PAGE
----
The doctoral program in chemistry requires a combination of coursework, research and teaching. In the first years of the program you will take letter-graded classes while conducting experimental lab research. Then go on to conduct undergraduate laboratory teaching for at least two semesters.
By year three, you are on track for PhD candidacy, which requires passage of written and oral examinations. There are written exams for all major areas of the PhD curriculum – organic chemistry, inorganic chemistry, analytical chemistry, biochemistry and physical chemistry. The oral exam entails the defense of a research proposal that you will create in collaboration with your mentor.
The remainder of the program leads toward the dissertation defense. Your dissertation is an original research contribution that you will defend before a departmental committee.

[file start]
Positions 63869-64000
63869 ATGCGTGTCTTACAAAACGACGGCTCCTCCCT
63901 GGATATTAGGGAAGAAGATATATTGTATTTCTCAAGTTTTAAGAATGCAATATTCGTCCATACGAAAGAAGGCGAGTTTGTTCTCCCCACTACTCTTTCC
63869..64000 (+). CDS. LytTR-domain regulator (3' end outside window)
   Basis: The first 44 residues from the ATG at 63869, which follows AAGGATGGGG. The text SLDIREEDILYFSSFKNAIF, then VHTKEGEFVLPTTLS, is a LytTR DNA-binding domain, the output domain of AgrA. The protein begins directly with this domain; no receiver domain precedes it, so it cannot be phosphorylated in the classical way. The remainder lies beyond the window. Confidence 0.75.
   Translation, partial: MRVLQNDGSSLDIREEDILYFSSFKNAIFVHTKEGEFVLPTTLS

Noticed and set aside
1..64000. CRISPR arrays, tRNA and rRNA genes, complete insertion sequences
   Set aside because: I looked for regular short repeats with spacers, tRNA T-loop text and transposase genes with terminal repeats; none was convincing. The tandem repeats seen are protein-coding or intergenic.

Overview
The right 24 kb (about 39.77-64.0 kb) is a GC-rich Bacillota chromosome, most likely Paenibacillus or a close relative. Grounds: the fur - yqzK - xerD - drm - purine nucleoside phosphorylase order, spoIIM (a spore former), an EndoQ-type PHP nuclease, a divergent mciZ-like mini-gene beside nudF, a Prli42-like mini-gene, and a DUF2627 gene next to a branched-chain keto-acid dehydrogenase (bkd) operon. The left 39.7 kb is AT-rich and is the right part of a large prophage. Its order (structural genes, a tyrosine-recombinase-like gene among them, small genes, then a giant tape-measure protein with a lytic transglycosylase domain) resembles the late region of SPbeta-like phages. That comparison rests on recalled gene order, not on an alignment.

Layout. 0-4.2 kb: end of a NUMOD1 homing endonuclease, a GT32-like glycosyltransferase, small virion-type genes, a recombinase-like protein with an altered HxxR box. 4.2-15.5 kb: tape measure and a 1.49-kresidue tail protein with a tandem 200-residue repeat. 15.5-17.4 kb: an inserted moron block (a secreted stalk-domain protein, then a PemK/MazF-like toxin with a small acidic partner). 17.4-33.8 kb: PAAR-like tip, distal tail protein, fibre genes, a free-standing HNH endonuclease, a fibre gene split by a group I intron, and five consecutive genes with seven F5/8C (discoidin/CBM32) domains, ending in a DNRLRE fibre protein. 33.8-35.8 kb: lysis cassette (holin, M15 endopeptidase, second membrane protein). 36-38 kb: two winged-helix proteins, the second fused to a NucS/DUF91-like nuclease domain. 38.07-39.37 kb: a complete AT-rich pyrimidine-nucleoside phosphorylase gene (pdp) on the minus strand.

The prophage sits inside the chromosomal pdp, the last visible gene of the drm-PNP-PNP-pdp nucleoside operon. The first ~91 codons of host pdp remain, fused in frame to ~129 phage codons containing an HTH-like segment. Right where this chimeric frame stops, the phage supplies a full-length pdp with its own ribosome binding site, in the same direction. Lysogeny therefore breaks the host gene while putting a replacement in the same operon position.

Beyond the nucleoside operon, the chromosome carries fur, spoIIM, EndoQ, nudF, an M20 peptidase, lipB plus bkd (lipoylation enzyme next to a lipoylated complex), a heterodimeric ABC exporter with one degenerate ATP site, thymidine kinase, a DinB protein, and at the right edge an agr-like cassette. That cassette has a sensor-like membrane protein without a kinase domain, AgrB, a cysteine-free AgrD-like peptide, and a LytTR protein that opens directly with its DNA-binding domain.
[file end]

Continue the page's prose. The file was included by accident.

Course Requirements (60 credits minimum)
A minimum of six 3-credit letter-graded graduate courses in chemistry as advised. Three courses are to be chosen from the following set of six core courses:
- Inorganic Chemistry
- Physical Organic Chemistry I
- Physical Organic Chemistry II
- Advanced Physical Chemistry I
- Advanced Physical Chemistry II
- Theory and Techniques of Biophysics and Biophysical Chemistry
Qualifying (Cumulative) Examinations
You must pass two cumulative examinations within the first two years and a total of six cumulative examinations within the first three years.
Each of the four sectors: biochemistry, organic, inorganic, and physical will give a separate exam. Your subject of specialization is determined by your selection of cumulative examinations. A minimum of four examinations must be passed in your chosen major sector.